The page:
The dictionary defines ‘laws’ as “a body of rules and principles governing the affairs of a community and enforced by a political authority.” In keeping with that definition, records laws are the body of rules and principles governing records, including all aspects of their creation, identification, use, and maintenance or destruction. Deciding who has access to government records has been a topic of debate in Utah of late. Records laws help answer that question. Last year a GRAMA working group studied Utah’s records laws, looking for ways to improve them. If recent Legislative updates reflect the findings of the GRAMA working group, then what Utahans need is better understanding of records laws.
In keeping with this idea, the Archives has revised the Records Laws page on the Archives website to create a convenient point of access for records laws. Links from this site include:
- State records laws. The Government Records Access and Management Act (GRAMA), the Public Records Management Act (PRMA), and the Open and Public Meetings Act, are sometimes referred to as sunshine laws. Variations of these laws exist in every state. Additionally, records are mentioned in numerous places throughout Utah code.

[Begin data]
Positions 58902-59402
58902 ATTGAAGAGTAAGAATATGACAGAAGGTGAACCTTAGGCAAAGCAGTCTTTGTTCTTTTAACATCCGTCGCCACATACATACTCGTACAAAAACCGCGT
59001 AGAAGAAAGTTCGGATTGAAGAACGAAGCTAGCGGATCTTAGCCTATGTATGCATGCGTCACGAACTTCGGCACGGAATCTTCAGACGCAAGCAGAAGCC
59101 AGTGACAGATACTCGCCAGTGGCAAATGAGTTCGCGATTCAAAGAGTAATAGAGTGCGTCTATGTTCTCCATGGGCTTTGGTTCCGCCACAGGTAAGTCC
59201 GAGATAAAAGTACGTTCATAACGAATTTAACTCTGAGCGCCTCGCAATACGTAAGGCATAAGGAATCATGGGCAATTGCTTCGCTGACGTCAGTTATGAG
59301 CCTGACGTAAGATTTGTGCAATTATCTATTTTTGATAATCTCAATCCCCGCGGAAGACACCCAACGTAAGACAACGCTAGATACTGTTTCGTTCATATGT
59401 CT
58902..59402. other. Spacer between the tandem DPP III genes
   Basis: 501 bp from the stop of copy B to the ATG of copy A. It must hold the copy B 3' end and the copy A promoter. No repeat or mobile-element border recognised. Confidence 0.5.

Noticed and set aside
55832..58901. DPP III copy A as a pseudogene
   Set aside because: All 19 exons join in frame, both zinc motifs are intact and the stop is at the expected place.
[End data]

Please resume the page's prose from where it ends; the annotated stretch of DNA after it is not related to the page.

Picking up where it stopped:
- Local government records ordinances and policies. GRAMA allows local governments to adopt records policies or ordinances. (see Utah Code 63G-2-701(1). This ability provides the opportunity to be more specific, to fill in gaps, or make adaptations to GRAMA. For example, specific fee schedules can be adopted or an appeals process separate from the State Records Committee can be put in place. However, local ordinances and policies must be consistent with state laws. Local governments that have adopted records ordinances or policies are required to file them with the state archives. (Utah Code 63G-2-701(1)(e).
- Federal laws. Common examples of federal laws that affect Utah government records are HIPAA (Health Insurance Portability and Accountability Act) and the Family Educational Rights and Privacy Act (FERPA). Other federal laws could affect specific kinds of records.
Governmental entities with records ordinances should verify that the links provided are attached to the most recent records ordinance. If the ordinance listed for your governmental entity is incorrect, or missing, please contact Glen Fairclough.
To visit our newly updated records laws page, click here.